What do you mean by that? What are the dangers?

Comment by Tyler Thayer

Here is one major worry that I have and I’ve never really seen addressed by any scholar. If you actually believe in sola scriptura, why do you not believe that the sun rises or falls or that the earth isn’t fixed in place?

I don’t find it very consistent to say that you believe in sola scriptura and believe in a heliocentric universe. I’m not aware of a reason that you should reject the belief that the sun rises and falls if you use the bible as your final authority.

And there are other things the Bible says, or doesn’t say, about nature that we know are not literal, but are something different. They might poetic or imagery from the point of view of a ancient scribe. But whatever they are, they aren’t literal and we would have no clue about that if we practiced sola scriptura consistently.

What do you think?

Comment by Justin Day

Gravity is not described in scripture, but we are certainly subject to it. For that matter, 2 plus 2 adding to 4 is not in scripture, but I trust the results. Sola scriptura, from my humble perspective, is specifically referring to Christian salvation and doctrine (aka practice). Sola scriptura was not intended to defend whether water boils at 100C or slightly below at elevations above sea level.

Call me simple, but is not sola scriptura ultimately a product of faith? It is a declaration by man (men) who were passionately pursuing truth in matters of faith. It is a “there is only one name under heaven by which men can be saved” kind of statement. I believe intrpetation is a product of faith endowed and lead by the Holy Spirit.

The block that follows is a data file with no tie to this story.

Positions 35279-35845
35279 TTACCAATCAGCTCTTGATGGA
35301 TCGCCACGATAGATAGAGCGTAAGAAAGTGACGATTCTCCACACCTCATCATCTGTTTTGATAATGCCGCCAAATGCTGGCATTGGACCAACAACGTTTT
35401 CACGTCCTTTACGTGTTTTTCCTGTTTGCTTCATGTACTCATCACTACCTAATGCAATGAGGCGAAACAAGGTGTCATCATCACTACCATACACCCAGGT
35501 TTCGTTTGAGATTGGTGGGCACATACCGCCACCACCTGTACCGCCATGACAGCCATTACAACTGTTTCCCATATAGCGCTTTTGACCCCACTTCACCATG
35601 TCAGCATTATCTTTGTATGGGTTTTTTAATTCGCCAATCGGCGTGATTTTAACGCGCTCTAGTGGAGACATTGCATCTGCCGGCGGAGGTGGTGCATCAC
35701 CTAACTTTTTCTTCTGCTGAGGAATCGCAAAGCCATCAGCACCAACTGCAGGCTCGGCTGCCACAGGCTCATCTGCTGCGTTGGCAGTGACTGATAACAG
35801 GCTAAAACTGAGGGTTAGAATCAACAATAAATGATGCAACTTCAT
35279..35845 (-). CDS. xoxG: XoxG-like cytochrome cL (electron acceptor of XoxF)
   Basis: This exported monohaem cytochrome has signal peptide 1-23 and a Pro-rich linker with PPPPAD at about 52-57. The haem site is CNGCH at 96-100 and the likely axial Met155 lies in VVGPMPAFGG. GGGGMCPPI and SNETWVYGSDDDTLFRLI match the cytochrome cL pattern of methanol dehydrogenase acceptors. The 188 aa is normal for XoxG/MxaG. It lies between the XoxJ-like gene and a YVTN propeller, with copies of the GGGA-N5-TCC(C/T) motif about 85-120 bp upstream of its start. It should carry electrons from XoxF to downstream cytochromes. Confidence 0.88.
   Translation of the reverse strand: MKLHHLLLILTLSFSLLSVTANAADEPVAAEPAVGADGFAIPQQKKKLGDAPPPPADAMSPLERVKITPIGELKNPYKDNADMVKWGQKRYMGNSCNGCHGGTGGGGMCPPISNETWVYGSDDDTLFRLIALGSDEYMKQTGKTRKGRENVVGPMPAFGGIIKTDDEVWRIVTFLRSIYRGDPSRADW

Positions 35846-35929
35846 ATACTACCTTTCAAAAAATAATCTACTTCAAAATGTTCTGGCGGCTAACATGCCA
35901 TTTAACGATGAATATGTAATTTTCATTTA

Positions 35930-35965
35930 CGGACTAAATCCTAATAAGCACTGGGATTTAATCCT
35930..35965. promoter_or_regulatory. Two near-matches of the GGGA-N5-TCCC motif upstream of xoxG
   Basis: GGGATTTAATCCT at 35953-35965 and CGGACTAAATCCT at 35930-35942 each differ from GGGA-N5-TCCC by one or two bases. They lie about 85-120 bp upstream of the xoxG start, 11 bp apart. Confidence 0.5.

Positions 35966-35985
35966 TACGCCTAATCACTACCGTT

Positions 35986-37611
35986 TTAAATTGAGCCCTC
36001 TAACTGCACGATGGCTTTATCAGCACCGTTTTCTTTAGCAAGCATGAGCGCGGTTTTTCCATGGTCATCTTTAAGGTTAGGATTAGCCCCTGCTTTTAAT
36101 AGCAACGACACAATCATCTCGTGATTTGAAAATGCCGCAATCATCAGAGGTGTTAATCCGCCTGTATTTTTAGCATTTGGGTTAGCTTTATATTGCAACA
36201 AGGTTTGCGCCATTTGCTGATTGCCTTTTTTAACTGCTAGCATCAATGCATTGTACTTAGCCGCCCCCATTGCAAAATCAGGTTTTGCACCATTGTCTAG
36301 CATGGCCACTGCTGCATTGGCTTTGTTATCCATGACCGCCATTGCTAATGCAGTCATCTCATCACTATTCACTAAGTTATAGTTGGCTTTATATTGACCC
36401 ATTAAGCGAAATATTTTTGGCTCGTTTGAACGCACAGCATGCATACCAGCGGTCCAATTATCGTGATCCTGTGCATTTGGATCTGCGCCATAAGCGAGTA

Comment by Norm

Justin: I actually heard Todd Howell say the other day that the sun was going to rise at a certain time and then, later that day, set at a certain time. I’m sure he doesn’t believe the sun is actually moving around the earth. When scripture speaks like that, its a lot like we understand everybody else using “plain” speak. So, yes the Bible often times uses poetry, hyperbole, anthropomorphic language, methaphor, and so forth. And lots of biblical scholars address this. I would reccomend Bob Stein’s book “A Basic Guide to Interpreting the Bible: Playing by the Rules.” Its a good book and addresses some of the issues you bring up.

James Baby:

I am not saying that Justin can not have nor give opinions. Yet, the outright denial of Sola Scriptura is quite dangerous as I have said. A well thought out opinion is different from a “searching” opinion…especially in a public forum. But I have already said that. My question to you is the same as Tyler’s. Also, why does God’s word need checks and balances…especially by fallen, sinful, fallible, humans? Perhaps the issue here is not Sola Scriptura, but the writing, transmission, and sufficiency of the Word of God…

Comment by Scott E

I have already listed my thoughts on Scripture being the final authority or the authority from which all other teachers may speak. But in regards to the Sun rising and setting and falling, I have never read Scripture and thought that to be literal anymore than I have thought I was literally salt or light.

Let’s be honest here. Without Scripture, none of us would believe in Christ and Him crucified. No reason or tradition spoke to me in my room the night I was saved. I opened up Matthew, read and believed. Until I came to VFC, I knew nothing about theological reasoning and tradition. You can get along fine without knowing what hermeneutics are or which council canonized which books of the Bible and their dissertation. Luther, Calvin, Augustine of Hippo, Francis of Assise, Justin Martyr, early Catholic bishops, the Puritans, our pastor and we have this in common-we read Scripture.

If tradition was any reliable authority, there would have been no need for the Reformation.